Who said GIFs are cool? …oh, did I? Nevermind.
[There is no tl;dr here peeps, sorry — you’ll have to go through my ramblings]
In the last article, I showed you how to create a GIF out of a video capture of your app.
But let’s be honest, GIFs suck badly for this use case. Yes, yes, I know they’re basically the best thing ever for a lot of other occasions, including but not limited to: cute kittens and puppies clips, fail clips, Archer clips, reaction clips, and #pixelpushing posts.
But not for this. There is a simple reason why you can’t just drop the MP4 files that you get out of your device somewhere on the Internet and let them spread their own awesomeness.
Some websites don’t support proper video playback, but they do support animated GIFs just fine. Which ones? Well, for one, Medium. Then there’s our beloved GitHub. Oh, and most social networks. And some other websites. To these websites I have to say:
Hey lovely people over at Medium, and GitHub,
and all these other kewl websites I happen to use,
could you please please please do something about this?
Since I am not holding my breath over this, I want to share a couple of tips and general considerations you might find interesting.
On the GIF format
The GIF (supposedly pronounced jif, but I refuse to, as it’s too lame) format originated back in the late 80s at Compuserve. Now, back in the day people didn’t just lack good taste, they also happened to lack something we’re having abundance of nowadays: memory, processing power and bandwidth.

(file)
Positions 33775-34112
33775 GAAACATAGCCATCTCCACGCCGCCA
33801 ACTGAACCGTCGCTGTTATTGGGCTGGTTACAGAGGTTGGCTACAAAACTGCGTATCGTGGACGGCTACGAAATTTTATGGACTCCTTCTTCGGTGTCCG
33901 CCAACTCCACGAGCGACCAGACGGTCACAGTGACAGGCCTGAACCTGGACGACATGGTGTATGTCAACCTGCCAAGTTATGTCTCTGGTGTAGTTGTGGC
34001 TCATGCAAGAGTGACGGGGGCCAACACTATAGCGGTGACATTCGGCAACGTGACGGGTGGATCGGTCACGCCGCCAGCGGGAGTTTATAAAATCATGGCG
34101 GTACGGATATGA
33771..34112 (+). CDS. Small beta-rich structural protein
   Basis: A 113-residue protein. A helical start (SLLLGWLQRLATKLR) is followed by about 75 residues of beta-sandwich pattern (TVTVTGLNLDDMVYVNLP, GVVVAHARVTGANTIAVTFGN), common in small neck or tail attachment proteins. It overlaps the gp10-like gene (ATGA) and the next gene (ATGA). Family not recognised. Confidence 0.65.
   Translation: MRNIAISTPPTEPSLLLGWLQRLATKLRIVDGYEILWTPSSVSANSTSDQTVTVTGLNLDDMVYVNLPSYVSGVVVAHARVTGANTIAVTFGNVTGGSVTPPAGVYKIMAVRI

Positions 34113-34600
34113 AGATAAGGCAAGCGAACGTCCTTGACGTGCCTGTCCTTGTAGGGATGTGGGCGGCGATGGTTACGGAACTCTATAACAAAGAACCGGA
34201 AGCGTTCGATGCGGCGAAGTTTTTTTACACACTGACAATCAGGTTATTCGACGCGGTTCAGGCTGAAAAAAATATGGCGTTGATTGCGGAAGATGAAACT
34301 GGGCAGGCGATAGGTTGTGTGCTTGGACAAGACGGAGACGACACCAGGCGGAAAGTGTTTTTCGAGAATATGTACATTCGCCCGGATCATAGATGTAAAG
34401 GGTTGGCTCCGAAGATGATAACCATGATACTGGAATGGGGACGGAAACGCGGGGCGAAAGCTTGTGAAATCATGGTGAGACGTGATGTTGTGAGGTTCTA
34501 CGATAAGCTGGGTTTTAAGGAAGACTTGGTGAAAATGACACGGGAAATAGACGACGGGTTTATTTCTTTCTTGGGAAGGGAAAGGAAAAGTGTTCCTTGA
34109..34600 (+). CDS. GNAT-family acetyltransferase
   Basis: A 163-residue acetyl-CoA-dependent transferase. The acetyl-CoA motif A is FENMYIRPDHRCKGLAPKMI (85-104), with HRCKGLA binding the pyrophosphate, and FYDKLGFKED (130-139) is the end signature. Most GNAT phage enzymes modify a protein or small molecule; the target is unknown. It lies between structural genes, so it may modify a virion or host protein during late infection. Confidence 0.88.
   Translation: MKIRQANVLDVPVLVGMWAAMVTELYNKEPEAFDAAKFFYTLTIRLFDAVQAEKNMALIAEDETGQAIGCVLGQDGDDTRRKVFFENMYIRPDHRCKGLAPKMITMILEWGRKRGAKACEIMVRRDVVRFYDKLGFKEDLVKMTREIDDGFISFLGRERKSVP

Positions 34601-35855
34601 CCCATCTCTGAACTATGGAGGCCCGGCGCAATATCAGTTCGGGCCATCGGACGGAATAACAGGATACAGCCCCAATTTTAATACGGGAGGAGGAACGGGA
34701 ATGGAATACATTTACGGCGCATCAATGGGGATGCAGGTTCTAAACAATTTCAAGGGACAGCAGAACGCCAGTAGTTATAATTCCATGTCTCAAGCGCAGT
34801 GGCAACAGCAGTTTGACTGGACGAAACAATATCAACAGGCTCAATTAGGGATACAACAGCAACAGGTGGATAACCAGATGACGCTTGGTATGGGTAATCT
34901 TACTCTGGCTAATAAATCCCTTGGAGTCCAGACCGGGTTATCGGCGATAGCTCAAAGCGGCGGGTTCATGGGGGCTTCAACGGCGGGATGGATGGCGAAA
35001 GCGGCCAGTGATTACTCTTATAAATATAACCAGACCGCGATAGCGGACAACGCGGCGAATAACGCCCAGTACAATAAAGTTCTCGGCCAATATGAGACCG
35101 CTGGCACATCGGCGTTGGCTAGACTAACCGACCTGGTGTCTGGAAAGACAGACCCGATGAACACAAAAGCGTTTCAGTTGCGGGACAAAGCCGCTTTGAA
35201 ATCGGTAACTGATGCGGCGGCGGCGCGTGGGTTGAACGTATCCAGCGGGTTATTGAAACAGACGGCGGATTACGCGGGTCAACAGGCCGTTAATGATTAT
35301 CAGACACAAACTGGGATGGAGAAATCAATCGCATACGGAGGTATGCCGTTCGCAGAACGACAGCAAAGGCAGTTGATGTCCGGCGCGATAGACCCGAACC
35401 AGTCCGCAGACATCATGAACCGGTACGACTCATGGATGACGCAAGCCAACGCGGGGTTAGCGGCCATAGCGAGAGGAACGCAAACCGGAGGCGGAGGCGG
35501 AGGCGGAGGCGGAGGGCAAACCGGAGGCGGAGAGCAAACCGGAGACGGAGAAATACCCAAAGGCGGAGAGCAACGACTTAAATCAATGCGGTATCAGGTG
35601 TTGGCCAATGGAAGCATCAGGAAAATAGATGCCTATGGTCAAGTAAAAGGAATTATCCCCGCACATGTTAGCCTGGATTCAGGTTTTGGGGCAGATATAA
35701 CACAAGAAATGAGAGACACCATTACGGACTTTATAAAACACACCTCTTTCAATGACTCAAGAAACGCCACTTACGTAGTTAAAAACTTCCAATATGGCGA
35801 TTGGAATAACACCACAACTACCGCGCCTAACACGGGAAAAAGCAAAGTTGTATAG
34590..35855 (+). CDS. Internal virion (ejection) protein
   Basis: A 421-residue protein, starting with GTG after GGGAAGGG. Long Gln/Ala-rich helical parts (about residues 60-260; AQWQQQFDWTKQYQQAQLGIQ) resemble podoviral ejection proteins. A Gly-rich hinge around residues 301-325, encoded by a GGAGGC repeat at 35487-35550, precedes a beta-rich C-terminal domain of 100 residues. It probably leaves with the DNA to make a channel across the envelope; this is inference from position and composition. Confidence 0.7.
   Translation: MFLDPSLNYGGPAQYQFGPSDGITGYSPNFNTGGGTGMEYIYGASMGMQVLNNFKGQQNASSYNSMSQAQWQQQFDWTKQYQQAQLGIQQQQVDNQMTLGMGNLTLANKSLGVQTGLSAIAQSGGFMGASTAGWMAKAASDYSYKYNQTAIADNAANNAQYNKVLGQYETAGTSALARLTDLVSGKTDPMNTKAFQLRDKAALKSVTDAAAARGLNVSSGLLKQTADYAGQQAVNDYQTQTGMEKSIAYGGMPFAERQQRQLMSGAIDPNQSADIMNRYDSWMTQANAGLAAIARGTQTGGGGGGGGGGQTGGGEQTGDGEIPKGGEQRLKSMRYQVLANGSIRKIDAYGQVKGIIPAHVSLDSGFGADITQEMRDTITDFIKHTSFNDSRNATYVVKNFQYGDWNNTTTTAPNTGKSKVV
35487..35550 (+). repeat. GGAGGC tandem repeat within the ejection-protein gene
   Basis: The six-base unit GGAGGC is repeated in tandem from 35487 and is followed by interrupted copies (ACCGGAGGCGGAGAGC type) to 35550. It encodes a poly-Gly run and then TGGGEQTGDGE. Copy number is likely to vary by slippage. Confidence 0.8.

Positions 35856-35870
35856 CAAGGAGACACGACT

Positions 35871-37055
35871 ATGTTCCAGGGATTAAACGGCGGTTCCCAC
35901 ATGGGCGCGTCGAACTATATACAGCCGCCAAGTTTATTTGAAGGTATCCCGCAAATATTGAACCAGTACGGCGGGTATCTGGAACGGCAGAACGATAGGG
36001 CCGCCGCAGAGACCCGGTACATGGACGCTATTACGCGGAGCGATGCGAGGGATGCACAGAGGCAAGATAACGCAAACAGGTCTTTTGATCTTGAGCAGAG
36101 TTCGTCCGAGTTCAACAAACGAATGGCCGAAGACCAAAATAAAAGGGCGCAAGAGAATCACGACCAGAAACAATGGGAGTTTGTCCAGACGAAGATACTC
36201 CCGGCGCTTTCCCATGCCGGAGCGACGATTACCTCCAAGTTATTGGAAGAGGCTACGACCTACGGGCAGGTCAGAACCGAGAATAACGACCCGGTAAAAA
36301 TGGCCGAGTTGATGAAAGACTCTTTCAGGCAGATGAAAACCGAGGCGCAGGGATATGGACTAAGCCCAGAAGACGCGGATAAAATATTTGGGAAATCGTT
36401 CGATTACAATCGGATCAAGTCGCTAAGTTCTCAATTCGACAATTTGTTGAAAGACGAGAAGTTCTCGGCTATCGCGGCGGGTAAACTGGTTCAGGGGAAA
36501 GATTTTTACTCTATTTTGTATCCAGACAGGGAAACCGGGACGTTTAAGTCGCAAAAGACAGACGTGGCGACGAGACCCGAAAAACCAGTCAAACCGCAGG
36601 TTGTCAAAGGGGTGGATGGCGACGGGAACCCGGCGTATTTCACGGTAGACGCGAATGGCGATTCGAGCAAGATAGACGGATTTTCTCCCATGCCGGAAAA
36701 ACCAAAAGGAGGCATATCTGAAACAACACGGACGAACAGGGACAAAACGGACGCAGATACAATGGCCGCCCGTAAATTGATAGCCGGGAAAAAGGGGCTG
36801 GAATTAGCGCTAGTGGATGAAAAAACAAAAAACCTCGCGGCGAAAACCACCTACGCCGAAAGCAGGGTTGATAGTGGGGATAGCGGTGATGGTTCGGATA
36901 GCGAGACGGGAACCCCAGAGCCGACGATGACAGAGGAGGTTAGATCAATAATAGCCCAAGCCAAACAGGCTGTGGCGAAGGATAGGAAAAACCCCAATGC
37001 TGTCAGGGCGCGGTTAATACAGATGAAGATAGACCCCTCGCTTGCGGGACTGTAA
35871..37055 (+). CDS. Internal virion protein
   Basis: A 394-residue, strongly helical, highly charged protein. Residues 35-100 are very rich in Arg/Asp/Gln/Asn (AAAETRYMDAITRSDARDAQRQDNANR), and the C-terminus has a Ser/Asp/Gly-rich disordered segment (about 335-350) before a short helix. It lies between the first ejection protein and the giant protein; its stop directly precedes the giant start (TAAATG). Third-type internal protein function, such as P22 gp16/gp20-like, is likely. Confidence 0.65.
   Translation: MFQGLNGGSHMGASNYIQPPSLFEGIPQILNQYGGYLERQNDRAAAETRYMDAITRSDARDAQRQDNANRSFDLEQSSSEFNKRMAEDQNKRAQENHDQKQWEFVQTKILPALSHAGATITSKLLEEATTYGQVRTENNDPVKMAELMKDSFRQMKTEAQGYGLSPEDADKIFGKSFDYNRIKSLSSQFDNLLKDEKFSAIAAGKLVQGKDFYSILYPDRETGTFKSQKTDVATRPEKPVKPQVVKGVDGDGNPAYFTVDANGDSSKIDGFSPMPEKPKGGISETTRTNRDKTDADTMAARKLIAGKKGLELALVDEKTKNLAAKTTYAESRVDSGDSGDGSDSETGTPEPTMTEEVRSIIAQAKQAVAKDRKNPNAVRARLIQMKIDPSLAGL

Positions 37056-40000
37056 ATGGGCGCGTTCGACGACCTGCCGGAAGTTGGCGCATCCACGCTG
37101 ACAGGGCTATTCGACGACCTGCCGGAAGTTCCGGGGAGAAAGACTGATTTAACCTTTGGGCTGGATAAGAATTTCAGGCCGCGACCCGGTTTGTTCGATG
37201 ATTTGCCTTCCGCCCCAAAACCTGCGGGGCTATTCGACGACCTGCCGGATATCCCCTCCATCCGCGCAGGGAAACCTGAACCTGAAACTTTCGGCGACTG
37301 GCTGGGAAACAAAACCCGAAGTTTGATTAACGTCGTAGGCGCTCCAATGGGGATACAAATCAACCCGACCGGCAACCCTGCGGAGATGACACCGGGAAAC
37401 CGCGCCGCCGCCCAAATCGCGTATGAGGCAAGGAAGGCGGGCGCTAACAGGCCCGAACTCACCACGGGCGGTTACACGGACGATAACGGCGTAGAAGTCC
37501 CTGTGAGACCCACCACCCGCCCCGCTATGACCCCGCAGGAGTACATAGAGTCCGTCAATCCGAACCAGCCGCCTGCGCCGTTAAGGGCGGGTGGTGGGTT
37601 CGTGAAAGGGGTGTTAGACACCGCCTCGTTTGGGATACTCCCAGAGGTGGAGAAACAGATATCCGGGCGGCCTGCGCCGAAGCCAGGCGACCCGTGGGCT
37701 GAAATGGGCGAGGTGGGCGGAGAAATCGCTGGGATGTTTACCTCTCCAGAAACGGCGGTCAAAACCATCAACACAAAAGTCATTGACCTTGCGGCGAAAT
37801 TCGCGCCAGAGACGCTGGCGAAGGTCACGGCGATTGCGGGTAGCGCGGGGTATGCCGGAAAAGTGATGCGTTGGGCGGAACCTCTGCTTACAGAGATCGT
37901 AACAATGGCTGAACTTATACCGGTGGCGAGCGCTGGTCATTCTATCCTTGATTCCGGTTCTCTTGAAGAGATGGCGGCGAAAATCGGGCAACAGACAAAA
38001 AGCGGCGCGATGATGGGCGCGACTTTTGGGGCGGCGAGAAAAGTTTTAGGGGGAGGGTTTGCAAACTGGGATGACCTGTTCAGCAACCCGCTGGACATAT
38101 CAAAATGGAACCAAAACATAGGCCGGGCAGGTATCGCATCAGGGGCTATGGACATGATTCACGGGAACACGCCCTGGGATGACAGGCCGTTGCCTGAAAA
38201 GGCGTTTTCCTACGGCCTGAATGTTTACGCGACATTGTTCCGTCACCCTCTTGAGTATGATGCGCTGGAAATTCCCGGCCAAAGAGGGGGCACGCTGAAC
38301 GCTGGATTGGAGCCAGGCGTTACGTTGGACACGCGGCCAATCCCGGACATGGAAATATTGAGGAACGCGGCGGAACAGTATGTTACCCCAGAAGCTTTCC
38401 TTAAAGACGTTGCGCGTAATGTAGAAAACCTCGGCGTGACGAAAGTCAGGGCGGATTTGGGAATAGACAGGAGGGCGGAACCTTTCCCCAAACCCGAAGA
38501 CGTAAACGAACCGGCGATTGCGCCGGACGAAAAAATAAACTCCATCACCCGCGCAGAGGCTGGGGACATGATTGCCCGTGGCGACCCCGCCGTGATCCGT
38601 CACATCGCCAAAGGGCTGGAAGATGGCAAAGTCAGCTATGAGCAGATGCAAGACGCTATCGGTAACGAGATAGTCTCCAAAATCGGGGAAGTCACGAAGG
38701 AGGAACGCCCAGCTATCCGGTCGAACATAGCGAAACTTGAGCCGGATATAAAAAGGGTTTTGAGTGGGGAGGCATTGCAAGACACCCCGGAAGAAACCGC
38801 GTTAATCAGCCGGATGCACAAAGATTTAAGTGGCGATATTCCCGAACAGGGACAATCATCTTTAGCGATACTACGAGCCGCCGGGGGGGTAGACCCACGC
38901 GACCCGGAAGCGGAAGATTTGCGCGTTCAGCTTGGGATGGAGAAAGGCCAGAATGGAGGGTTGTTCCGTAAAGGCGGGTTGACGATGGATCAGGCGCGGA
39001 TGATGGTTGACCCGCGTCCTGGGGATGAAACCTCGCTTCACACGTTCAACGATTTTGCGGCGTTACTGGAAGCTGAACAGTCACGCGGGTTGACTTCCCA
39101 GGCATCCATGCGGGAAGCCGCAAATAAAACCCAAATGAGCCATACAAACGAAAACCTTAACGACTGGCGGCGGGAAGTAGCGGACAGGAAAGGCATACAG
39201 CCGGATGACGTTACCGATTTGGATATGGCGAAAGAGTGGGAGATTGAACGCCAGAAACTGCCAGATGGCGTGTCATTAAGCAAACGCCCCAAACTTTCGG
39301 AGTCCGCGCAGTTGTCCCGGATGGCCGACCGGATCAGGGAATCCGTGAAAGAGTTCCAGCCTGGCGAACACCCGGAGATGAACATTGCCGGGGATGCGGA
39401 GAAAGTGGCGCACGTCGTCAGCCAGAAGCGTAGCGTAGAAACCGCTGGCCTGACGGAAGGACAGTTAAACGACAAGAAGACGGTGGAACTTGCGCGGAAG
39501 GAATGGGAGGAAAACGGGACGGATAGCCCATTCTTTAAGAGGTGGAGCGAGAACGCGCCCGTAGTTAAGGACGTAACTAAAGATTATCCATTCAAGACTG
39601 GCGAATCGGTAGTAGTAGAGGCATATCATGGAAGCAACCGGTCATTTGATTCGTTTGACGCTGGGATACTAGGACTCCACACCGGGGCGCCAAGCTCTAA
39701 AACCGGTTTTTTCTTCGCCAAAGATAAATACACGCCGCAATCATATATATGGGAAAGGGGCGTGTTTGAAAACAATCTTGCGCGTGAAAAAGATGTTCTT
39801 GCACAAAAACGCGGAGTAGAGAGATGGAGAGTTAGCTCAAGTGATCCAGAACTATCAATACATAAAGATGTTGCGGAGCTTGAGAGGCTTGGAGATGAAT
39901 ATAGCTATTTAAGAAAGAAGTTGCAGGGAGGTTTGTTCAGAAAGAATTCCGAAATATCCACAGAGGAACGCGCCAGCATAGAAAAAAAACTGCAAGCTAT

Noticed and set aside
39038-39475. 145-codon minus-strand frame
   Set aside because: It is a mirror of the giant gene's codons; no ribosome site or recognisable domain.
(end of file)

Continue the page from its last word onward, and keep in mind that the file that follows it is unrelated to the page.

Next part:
To cope with that, the GIF format only allows a finite palette of up to 256 colours, each being a 24-bit RGB entry indexed in a table in the header. This allows for smaller files when compared to 24 bpp bitmaps, which is good, but it’s at the same time really limiting for anything that is vaguely complex.
You can have dithering to partly compensate the lack of colour information, but that only helps up to a point, and it just looks terrible on uniformly-coloured areas (hello, Material Design!).
The creators of GIF also had the good idea of adding some form of (lossless) compression, and in particular, using the LZW algorithm, to save even more bandwidth. Which is all nice and fun, until you realise that even compared to the lousiest of modern compression algorithm, LZW is quite inefficient.
A real case against GIFs
We recently published a post on Novoda’s blog, that showcases some of the nice Material Design changes in one of our apps.
We have two animations there. We needed to show the new user interaction scenarios, and those sweet ripples. Let’s just focus on the first one.
The original screengrab from the Nexus 5 was a 1080 x 1920 px, 30 fps, 24bpp MP4 file. This comes straight from adb shell screenrecord, with an admittedly low bitrate for this resolution and framerate. This is what MediaInfo tells us about it:
Key fact: this full HD MP4 video is 4,977,749 bytes.
We decided to use GIFs on the blog, at first. How much would a 400 px wide GIF at 15 fps weight? Well…